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Roxy Music – For Your Pleasure

 

On Roxy Music's debut, the tensions between Brian Eno and Bryan Ferry propelled their music to great, unexpected heights, and for most of the group's second album, For Your Pleasure, the band equals, if not surpasses, those expectations. However, there are a handful of moments where those tensions become unbearable, as when Eno wants to move toward texture and Ferry wants to stay in more conventional rock territory; the nine-minute "The Bogus Man" captures such creative tensions perfectly, and it's easy to see why Eno left the group after the album was completed. Still, those differences result in yet another extraordinary record from Roxy Music, one that demonstrates even more clearly than the debut how avant-garde ideas can flourish in a pop setting. This is especially evident in the driving singles "Do the Strand" and "Editions of You," which pulsate with raw energy and jarring melodic structures. Roxy also illuminate the slower numbers, such as the eerie "In Every Dream Home a Heartache," with atonal, shimmering synthesizers, textures that were unexpected and innovative at the time of its release. Similarly, all of For Your Pleasure walks the tightrope between the experimental and the accessible, creating a new vocabulary for rock bands, and one that was exploited heavily in the ensuing decade.

 

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I'm gonna do a thread when you're done of my favourite albums that don't make your list. At least 1 but aiming for 3 from each year.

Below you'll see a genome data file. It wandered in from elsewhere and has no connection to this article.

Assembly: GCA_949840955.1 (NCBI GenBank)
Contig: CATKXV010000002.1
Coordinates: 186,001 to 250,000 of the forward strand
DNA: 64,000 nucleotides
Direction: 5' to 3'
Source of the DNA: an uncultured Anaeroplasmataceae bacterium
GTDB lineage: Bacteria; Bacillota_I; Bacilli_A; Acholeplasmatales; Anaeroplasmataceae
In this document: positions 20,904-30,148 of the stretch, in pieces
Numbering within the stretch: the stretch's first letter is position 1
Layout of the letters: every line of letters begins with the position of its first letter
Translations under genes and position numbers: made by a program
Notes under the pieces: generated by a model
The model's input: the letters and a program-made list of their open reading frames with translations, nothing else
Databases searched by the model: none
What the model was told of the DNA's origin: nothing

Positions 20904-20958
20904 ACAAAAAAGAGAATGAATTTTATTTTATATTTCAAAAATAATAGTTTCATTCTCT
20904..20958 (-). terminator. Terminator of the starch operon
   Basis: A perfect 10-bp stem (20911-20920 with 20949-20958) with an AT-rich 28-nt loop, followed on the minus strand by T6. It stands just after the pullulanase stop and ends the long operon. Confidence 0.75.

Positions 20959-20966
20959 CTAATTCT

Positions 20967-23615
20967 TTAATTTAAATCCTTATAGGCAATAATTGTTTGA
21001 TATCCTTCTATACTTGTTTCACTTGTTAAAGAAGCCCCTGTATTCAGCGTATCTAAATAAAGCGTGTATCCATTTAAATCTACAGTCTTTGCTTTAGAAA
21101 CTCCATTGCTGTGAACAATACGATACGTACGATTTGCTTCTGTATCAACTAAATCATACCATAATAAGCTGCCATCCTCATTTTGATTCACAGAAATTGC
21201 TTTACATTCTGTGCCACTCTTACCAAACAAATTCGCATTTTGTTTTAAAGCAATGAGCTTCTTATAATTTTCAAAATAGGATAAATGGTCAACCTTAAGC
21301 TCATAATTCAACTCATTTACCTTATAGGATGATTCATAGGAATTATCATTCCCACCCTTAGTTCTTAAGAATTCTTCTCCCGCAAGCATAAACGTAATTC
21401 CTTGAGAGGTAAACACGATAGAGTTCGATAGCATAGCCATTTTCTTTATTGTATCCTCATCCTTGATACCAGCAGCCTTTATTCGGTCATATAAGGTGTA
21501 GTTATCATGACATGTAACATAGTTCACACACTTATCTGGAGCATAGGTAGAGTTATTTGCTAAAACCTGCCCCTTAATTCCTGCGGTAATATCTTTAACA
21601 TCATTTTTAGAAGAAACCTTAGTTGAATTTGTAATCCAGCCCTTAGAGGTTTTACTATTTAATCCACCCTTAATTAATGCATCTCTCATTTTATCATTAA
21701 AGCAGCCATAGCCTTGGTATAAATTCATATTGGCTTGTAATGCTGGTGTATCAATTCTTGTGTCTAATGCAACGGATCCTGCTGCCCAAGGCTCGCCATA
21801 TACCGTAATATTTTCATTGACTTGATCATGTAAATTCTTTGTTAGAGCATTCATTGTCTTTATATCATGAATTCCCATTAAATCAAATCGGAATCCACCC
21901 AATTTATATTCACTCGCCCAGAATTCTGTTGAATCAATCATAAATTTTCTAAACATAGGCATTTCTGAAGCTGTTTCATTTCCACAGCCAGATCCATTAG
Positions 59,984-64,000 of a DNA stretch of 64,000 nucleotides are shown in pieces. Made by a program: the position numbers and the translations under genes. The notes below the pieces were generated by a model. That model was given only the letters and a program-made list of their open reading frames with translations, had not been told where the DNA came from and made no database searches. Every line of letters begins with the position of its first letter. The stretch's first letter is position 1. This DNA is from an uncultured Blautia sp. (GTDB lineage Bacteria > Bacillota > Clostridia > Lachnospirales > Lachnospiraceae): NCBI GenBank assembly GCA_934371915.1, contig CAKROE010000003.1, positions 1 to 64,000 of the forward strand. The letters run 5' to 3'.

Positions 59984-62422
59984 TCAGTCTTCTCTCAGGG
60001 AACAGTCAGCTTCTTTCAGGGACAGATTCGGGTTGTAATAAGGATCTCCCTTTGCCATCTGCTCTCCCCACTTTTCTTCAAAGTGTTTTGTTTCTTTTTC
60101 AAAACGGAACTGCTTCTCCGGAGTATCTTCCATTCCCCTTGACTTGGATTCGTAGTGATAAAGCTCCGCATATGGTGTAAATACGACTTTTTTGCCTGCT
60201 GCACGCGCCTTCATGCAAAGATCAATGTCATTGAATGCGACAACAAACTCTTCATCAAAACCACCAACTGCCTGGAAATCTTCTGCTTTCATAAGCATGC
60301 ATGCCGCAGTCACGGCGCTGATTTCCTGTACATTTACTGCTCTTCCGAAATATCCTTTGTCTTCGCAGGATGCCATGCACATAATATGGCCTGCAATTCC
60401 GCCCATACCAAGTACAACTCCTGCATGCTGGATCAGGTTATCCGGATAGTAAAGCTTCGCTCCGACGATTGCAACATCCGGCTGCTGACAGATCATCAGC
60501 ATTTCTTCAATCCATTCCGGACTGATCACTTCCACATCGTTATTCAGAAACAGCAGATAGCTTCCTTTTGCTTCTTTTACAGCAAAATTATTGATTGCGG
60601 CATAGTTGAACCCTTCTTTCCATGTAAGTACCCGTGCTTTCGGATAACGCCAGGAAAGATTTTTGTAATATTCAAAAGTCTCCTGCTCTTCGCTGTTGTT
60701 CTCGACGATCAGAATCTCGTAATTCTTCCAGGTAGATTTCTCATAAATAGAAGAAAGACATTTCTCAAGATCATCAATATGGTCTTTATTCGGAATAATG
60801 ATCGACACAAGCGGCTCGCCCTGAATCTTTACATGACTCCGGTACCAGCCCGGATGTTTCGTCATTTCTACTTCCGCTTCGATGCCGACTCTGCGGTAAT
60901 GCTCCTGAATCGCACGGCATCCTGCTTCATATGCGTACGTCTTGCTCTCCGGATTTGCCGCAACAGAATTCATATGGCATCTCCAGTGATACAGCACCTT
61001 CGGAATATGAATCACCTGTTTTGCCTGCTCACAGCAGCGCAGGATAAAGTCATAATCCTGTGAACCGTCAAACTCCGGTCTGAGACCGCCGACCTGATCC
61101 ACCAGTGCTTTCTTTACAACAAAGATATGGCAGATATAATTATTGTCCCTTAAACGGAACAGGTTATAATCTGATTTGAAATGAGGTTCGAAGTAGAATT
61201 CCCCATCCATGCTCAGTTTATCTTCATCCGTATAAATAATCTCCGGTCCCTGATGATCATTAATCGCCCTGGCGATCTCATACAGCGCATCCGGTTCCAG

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Why a separate thread? Can't it be in this one as well? Then all people's lists get in one thread. I feel it would be more organised.

 

Is it an idea also for parrotdies to have a link to all tops in the first post? (for people that find the thread later on or are only interested in tops of a certain era)

 

Oi, I just notices Mike Oldfield is not in the top of 1973. Tubular Bells is my nr. 1 of that year :bomb:

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ALADDIN SANE!!

 

Had to make some tough cuts. For example, also missing is Quadrophenia by The Who and Innervisions by Stevie Wonder. :(

 

Is it an idea also for parrotdies to have a link to all tops in the first post? (for people that find the thread later on or are only interested in tops of a certain era)

 

Will do when I get off work. Also planning on uploading each of these albums if people are interested in checking them out (Not to mention a lot of these albums are already on Youtube...)

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ALADDIN SANE!!

 

Same. :p I loved Aladdin Sane.

 

The Dark Side of the Moon is a good pick, though. :surprised: It's a decent Floyd album.

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Haha, someone's playing it cool and doesn't want to be too mainstream in their Floyd albums. You must be a proper fan ;)

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Yeah, you can say that. :p The Parrot hasn't gotten to '75 yet, so it's too soon for me to profess my love for Wish You Were Here. :lol:

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1974:

 

 

 

10. Kraftwerk – Autobahn